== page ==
The Cardiovascular Pharmacology of Snake Venoms From Papua New Guinea and Australia
|Associate Professor Christine Wrightfirstname.lastname@example.org||+61 3 834 48219||View page|
The cardiovascular pharmacology of snake venoms from Papua New Guinea and Australia
Papua New Guinean snakes produce a wide range of toxins that affect different organ systems. Apart from the dominant clinical effects caused by neurotoxins and procoagulants, the venoms of some PNG snakes are also known to affect the cardiovascular system. Patients bitten by Papuan taipans (Oxyuranus scutellatus) may experience syncope or loss of consciousness very soon after being bitten, and those who survive and present at hospital show cardiac rhythm disturbances that are thought to be due to direct cardiotoxic effects. In addition, other threatening cardiovascular events such as extreme lowering or raising of heart rate or blood pressure have been observed after envenoming by some PNG snake species, underlining the cardiotoxic potential of PNG snake venoms. We are especially interested in the cardiovascular pharmacology of Papuan taipan and PNG small-eyed snake (Micropechis ikaheka) venoms, as well as Australian brown snake (Pseudonaja spp.) and taipan (Oxyuranus spp.) venom. In close collaboration with the Cardiovascular Therapeutics Unit, our research aims to elucidate the mechanism of cardiotoxicity using isolated cardiovascular tissues in vitro and in integrated preparations in vivo. The effectiveness of antivenoms raised against these species in Australia and Costa Rica will be compared against cardiovascular responses to particular snake venoms. In doing so, we are seeking further insights into the action of these venoms, providing avenues for novel drug discovery, as well as improvements in the treatment of envenomation.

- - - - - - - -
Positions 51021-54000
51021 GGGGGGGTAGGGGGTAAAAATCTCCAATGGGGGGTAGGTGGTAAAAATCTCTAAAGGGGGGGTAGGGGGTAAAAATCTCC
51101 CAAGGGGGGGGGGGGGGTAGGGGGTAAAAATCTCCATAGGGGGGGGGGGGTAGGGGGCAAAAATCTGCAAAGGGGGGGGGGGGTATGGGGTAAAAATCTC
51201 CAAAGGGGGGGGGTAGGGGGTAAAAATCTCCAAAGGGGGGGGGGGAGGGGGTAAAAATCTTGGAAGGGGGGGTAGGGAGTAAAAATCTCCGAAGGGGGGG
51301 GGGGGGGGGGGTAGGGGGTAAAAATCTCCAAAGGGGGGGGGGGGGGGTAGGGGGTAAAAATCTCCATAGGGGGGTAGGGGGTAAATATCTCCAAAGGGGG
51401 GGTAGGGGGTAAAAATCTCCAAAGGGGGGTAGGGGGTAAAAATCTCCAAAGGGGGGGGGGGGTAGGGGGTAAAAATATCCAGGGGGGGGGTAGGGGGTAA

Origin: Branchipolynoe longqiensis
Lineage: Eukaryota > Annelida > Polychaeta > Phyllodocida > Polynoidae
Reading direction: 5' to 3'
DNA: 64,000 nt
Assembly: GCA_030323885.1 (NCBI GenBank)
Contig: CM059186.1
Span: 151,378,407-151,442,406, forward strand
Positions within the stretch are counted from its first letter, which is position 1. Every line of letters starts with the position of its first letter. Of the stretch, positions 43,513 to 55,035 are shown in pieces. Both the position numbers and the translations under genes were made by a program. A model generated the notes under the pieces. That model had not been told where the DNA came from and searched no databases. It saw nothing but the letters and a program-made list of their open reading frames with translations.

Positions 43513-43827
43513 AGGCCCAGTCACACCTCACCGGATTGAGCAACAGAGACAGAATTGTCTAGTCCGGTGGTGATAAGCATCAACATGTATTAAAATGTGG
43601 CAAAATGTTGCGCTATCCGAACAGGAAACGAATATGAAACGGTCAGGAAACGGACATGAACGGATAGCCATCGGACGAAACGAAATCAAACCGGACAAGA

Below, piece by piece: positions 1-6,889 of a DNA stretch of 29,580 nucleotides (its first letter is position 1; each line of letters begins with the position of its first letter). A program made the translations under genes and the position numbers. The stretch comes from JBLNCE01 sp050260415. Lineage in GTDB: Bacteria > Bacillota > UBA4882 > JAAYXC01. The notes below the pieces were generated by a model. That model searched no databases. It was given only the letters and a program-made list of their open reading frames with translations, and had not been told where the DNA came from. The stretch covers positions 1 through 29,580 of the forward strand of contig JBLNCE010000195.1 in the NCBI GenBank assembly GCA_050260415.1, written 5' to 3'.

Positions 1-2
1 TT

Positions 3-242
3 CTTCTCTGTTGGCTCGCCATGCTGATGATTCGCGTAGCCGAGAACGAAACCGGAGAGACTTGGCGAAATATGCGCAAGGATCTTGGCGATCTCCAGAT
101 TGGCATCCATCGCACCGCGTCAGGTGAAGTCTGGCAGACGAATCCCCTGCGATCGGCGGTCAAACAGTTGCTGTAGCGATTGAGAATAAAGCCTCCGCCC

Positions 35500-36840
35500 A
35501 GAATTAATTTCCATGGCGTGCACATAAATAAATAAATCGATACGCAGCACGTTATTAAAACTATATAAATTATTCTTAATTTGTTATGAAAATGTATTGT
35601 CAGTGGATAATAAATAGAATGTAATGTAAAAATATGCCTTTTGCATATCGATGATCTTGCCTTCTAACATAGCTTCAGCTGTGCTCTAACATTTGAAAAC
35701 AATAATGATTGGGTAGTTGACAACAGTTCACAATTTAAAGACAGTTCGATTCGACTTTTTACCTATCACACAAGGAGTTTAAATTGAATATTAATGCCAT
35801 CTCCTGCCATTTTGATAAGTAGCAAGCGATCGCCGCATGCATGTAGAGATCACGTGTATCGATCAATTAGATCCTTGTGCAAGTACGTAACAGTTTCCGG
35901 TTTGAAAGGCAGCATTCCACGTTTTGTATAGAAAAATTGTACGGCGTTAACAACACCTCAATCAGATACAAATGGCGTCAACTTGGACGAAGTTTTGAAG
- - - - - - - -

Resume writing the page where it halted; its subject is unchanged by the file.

Figure 1 : University of PNG Honours students Ben Bande (left) and Julious Jacobs (right) preparing venom gland cDNA extracts for PCR in the collaboratively funded Charles Campbell Toxinology Laboratory (CCTC) at the University of PNG. Training future PNG scientists in basic laboratory techniques is an important way in which AVRU contributes to the community through its activities in Papua New Guinea. INSET: Papuan taipan (Oxyuranus scutellatus) hatching in CCTC's Serpentarium at UPNG; more than 50 snakes are kept there for research.
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